Teito Rapid Transit Authority



The Teito Rapid Transit Authority, better known with it’s acronym of TRTA or by the “Eidan” nickname was the the foremost subway operator in Tokyo until it’s restructuration in 2004.

It was founded in 1941, during the war, as a government-ordered merger between the Tokyo Underground Railway and the Tokyo Rapid Railway companies (the latter was tied to the predecessor of today’s Tokyu Corporation), the two companies operating the Ginza Line, wich at the time was the sole subway line in Tokyo.


In the 1950s, as part of the post-war reconstruction works, TRTA opened the Marunouchi Line, Tokyo’s second subway line and the first line opened after the war. Another line, the Hibiya Line, was opened just before the 1964 Olympics.

From the mid-60s onwards, Tokyo and Japan as a whole were experiencing a fenomenally rapid economical growth phase, knwon as the “Economic Miracle”.

With Tokyo’s population booming, TRTA embarked in an extensive line-building plan, wich brought the opening of several lines in rapid succession.

In this period, TRTA also pionieered the regular, and extensive usage of several new technologies, such as the Current Chopper traction control, advanced in-cab ATC signalling, computer-aided train dispatching and several more.

At the heyday of TRTA, in the 1990s, it’s network was composed by eight lines totalling more than 150 Km and carrying several million passengers per day.


TRTA was a semi-pubblic company owned and administered directly by the Ministry of Transportation and by the Tokyo Metropolitan Government (wich also owned it’s own subway company: Toei Subway, a division of the TMGBT – Tokyo Metropolitan Government’s Bureau of Transportation).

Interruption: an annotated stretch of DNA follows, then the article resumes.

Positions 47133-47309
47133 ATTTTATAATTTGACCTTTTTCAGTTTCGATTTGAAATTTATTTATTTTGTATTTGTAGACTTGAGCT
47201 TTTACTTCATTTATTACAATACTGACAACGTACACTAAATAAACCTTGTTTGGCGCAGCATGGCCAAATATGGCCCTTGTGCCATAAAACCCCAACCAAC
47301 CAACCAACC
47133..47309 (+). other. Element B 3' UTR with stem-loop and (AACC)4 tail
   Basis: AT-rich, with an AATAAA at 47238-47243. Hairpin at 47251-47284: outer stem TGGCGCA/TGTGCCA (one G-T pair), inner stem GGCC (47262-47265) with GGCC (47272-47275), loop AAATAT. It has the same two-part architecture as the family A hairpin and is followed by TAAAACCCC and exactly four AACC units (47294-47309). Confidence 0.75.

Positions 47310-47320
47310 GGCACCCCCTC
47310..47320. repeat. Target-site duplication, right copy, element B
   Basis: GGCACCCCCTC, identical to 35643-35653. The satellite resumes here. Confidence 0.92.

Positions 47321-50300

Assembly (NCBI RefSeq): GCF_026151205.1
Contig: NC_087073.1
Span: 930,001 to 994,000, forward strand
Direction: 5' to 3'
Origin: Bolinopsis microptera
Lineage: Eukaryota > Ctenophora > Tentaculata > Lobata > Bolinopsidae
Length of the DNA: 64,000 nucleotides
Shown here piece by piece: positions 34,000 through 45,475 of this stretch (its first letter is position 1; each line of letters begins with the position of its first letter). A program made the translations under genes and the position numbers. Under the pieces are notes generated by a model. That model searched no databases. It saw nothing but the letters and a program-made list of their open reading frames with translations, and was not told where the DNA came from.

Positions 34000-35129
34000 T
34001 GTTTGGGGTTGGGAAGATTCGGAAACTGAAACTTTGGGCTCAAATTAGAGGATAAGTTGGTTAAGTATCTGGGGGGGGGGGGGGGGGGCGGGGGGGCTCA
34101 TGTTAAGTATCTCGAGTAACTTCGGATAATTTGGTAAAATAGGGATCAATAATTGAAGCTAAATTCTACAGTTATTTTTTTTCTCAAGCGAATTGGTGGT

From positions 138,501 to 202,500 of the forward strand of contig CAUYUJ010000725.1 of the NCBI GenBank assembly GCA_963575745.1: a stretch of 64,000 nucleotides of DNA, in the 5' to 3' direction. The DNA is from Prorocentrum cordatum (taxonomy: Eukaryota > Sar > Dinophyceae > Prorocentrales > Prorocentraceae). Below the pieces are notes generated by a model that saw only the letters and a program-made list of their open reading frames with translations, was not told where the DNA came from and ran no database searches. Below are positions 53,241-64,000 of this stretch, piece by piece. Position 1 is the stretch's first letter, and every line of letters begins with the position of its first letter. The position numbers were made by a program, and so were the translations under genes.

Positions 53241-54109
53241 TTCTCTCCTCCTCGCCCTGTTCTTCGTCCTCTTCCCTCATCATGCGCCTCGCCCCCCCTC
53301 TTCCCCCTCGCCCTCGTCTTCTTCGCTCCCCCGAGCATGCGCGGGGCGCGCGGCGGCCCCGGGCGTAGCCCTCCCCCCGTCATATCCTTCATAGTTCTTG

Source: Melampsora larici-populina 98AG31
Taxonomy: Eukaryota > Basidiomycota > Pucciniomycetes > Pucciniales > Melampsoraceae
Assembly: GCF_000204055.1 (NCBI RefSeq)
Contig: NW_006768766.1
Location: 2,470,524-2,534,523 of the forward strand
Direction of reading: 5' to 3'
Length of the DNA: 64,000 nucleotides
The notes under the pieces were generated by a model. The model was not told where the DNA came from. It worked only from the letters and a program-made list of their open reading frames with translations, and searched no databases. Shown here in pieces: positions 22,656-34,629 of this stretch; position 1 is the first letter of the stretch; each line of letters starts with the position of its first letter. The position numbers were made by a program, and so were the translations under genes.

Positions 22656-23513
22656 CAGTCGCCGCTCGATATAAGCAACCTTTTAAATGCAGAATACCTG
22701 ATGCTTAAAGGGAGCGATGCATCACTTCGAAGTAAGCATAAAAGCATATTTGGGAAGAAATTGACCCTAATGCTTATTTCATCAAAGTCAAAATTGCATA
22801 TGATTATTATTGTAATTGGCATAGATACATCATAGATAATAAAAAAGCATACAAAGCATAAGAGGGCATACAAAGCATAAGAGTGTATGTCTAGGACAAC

In 2004, TRTA was restructured and rebranded as “Tokyo Metro”.


Trivia #1:

the JNR (Japanese National Railways) owned a conspicuous part of TRTA’s shares until their privatization in 1987. 


Trivia #2:

TRTA’s english name is only partially translated: “Teito” actually means “Imperial Capital”, and the whole acronym, when translated into english, reads as “the Imperial Capital Rapid Transit Authority”.



Line No.3 – Ginza Line



Line No.4 – Marunouchi Line










Honancho Branch Line







Line No.2 – Hibiya Line

trough-services on the Tokyu Toyoko Line and the Tobu Iseaki Line







Line No.5 – Tozai Line

trough services with JNR/JR East’s Chuo-Sobu Line from both terminuses



non-revenue rolling stock





Line No.9 – Chiyoda Line

trough services on JNR/JR East’s Joban Line and the Odakyu Odawara and Tama Lines





Ayase Branch Line



non-revenue rolling stock





Line No.8 – Yurakucho Line

trough-services on the Seibu Ikebukuro Line and the Tobu Tojo Line







Line No.11 – Hanzomon Line

trough-services on the Tokyu Denentoshi Line and the Tobu Iseaki Line





Line No.7 – Namboku Line

trough-services on the Tokyu Meguro Line and Saitama Rapid Railway line








Note that the lines are ordered by opening date (from the oldest to the newest) – as with many subway systems worldwide, the line’s number does not necessarily such order.

Icons made by Curoka